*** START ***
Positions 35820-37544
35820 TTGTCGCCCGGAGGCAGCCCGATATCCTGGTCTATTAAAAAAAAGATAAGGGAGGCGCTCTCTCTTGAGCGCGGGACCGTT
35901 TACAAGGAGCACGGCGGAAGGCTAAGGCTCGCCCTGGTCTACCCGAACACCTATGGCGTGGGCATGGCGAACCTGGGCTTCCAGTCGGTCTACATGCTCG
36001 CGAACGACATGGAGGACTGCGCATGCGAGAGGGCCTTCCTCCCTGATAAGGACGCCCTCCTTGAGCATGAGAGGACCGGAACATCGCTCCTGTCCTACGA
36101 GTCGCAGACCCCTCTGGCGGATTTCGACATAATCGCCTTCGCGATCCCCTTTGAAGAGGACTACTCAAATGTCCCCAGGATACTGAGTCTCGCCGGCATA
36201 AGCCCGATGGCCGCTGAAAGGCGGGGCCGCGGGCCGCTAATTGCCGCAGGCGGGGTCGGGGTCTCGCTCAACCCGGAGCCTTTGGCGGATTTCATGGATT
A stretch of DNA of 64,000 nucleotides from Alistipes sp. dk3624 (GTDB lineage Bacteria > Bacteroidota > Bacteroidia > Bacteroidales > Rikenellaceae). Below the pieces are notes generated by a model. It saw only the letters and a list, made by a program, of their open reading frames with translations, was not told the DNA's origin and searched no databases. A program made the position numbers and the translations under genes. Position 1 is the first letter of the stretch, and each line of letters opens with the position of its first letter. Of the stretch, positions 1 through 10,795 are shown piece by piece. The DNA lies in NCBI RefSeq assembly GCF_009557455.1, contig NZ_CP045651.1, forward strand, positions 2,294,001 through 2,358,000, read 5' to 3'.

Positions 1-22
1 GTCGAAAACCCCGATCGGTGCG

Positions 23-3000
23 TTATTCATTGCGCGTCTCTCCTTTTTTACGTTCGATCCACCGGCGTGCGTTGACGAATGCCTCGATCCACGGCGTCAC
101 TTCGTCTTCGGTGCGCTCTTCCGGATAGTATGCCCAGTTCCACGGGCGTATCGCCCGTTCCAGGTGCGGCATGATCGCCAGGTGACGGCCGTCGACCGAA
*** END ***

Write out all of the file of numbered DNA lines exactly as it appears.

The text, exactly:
Positions 35820-37544
35820 TTGTCGCCCGGAGGCAGCCCGATATCCTGGTCTATTAAAAAAAAGATAAGGGAGGCGCTCTCTCTTGAGCGCGGGACCGTT
35901 TACAAGGAGCACGGCGGAAGGCTAAGGCTCGCCCTGGTCTACCCGAACACCTATGGCGTGGGCATGGCGAACCTGGGCTTCCAGTCGGTCTACATGCTCG
36001 CGAACGACATGGAGGACTGCGCATGCGAGAGGGCCTTCCTCCCTGATAAGGACGCCCTCCTTGAGCATGAGAGGACCGGAACATCGCTCCTGTCCTACGA
36101 GTCGCAGACCCCTCTGGCGGATTTCGACATAATCGCCTTCGCGATCCCCTTTGAAGAGGACTACTCAAATGTCCCCAGGATACTGAGTCTCGCCGGCATA
36201 AGCCCGATGGCCGCTGAAAGGCGGGGCCGCGGGCCGCTAATTGCCGCAGGCGGGGTCGGGGTCTCGCTCAACCCGGAGCCTTTGGCGGATTTCATGGATT
A stretch of DNA of 64,000 nucleotides from Alistipes sp. dk3624 (GTDB lineage Bacteria > Bacteroidota > Bacteroidia > Bacteroidales > Rikenellaceae). Below the pieces are notes generated by a model. It saw only the letters and a list, made by a program, of their open reading frames with translations, was not told the DNA's origin and searched no databases. A program made the position numbers and the translations under genes. Position 1 is the first letter of the stretch, and each line of letters opens with the position of its first letter. Of the stretch, positions 1 through 10,795 are shown piece by piece. The DNA lies in NCBI RefSeq assembly GCF_009557455.1, contig NZ_CP045651.1, forward strand, positions 2,294,001 through 2,358,000, read 5' to 3'.

Positions 1-22
1 GTCGAAAACCCCGATCGGTGCG

Positions 23-3000
23 TTATTCATTGCGCGTCTCTCCTTTTTTACGTTCGATCCACCGGCGTGCGTTGACGAATGCCTCGATCCACGGCGTCAC
101 TTCGTCTTCGGTGCGCTCTTCCGGATAGTATGCCCAGTTCCACGGGCGTATCGCCCGTTCCAGGTGCGGCATGATCGCCAGGTGACGGCCGTCGACCGAA